- AMST 6000, Proseminar in American Studies, Chris Vials, English and American Studies; course offered each year.
- ANTH 5035, Anthropology of Social Justice and Injustice, Sarah Willen, Anthropology and Human Rights; course offered every 3-4 years.
- ANTH 5305, Race, Gender, and Science, Deborah Bolnick, Anthropology.
- BASC 5300, Human Oppression, Miriam Valdovinos, Social Work.
- COMM 5895, Cross-Cultural Communication, Diana Rios, Communication.
- EDCI 5875, Multicultural Education, Mark Kohan, Education; each semester.
- EDCI 5830, Human Rights and Social Justice in Education, Glenn Mitoma, Human Rights and Education; course offered every two years.
- ENGL 5530, World Literature in English, Eleni Coundouriotis, English and Comparative Literary and Cultural Studies.
- ENGL 6400, American Ethnic Literature: Post-Reconstruction African American Literature, Shawn Salvant, English.
- ENGL 6450, Special Topics in American Literature: Black Abolitionists and Print Culture, Mary Ann Duane, English.
- ENGL 6540, Seminar in Literature and Human Rights: Narratives of the Refugee Experience, Eleni Coundouriotis, English and Comparative Literary and Cultural Studies.
- ENGL 6400, American Ethnic literature: Multi-Ethnic: Collecting the American War in Viet Nam, Cathy Schlund-Vials, English and Asian and Asian-American Studies Institute.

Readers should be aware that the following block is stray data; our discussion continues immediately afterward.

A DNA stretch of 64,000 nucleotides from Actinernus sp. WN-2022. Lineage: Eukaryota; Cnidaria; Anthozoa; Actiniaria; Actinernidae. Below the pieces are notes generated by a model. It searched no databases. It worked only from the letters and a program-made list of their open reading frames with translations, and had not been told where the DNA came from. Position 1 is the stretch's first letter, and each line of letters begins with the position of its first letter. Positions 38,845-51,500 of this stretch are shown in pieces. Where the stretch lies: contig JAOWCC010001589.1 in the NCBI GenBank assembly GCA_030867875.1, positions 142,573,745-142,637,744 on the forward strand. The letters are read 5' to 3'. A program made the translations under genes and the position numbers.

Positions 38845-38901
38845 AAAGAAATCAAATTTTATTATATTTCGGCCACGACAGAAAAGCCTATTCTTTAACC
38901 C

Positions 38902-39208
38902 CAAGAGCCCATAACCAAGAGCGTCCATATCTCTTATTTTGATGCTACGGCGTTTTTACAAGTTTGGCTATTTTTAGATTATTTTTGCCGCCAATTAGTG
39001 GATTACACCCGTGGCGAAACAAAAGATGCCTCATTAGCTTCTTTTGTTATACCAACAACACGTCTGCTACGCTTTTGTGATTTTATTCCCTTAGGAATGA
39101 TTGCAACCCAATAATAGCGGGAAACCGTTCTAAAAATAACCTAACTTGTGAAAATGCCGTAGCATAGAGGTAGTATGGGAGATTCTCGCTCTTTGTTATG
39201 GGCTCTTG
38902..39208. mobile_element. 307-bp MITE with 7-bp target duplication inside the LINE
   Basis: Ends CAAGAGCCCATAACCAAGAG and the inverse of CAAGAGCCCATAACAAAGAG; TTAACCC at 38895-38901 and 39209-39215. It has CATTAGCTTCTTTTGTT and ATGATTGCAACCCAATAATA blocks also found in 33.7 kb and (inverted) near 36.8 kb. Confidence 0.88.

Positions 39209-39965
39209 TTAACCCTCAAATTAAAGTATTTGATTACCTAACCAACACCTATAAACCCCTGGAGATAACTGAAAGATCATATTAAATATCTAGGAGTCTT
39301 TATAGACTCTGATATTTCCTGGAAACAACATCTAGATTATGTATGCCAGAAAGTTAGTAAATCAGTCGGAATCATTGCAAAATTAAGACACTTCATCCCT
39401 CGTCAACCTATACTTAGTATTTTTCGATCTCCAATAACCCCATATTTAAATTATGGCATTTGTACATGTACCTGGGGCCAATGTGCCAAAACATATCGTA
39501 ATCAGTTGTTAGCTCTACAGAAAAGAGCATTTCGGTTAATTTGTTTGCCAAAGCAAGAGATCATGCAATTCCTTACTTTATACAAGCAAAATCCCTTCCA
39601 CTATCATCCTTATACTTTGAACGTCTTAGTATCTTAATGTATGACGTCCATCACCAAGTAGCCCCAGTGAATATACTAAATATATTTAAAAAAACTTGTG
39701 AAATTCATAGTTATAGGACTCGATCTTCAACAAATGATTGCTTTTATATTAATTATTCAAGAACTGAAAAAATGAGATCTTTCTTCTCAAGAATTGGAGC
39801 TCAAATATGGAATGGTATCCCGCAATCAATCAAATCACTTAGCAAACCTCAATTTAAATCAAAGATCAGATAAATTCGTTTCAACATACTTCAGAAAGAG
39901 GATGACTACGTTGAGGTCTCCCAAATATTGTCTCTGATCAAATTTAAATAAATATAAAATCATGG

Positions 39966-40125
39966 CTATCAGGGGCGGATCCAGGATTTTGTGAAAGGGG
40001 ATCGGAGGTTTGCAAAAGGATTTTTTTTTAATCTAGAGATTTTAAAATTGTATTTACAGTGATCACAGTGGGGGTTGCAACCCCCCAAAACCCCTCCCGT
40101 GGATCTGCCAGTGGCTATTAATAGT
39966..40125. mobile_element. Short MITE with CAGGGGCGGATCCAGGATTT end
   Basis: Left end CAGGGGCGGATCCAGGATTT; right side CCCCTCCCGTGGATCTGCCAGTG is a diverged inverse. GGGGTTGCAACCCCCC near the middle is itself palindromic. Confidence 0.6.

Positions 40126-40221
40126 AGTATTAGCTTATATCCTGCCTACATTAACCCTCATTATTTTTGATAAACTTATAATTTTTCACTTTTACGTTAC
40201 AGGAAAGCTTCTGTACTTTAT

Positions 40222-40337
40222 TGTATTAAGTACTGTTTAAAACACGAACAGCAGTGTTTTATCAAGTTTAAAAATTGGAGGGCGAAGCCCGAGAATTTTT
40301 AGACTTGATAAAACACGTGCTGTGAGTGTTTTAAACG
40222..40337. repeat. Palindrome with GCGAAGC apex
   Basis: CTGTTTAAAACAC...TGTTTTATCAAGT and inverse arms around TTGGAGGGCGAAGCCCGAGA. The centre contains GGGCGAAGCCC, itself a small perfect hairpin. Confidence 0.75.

- ENGL 6400, American Ethnic Literature: Abolition and Slavery in Literary and Popular Culture, Martha Cutter, English.
- ENGL 6400, American Ethnic Literature: African American Literature: Post-Bellum, Pre-Harlem, Shawn Salvant, English
- ENGL 6530, Cold War Assemblages: Postcolonial Perspectives, Bhakti Shringarpure, English.
- ENGL 6752, Feminism and Its Discontents,Bhakti Shringarpure, English.
- GEO 5840, Advanced Topics in Urban Geography, Carol Atkinson-Palombo, Geography.
- GERM 6480, Germany-African: Dialogic Constructions of Self and Other in German Literature, Katharina Von Hammerstein, German; course offered in German every two years.
- HDFS 5312, Diverse Families: Adaptations Across the Lifespan, Linda Halgunseth, Human Development and Family Studies.
- HIST 5195, Reconstruction, Manisha Sinha, History.
- HIST 5235, The Making of the African Diaspora
- HIST 5525, Society and Culture in the Civil War Era
- HIST 5543, Social Change in 19th Century America
- HIST 5565, Topics in the History of Urban America
- HIST 5610, Comparative Transnational Latin(o) Am. History
- HIST 5622, Historical Literature of Latin America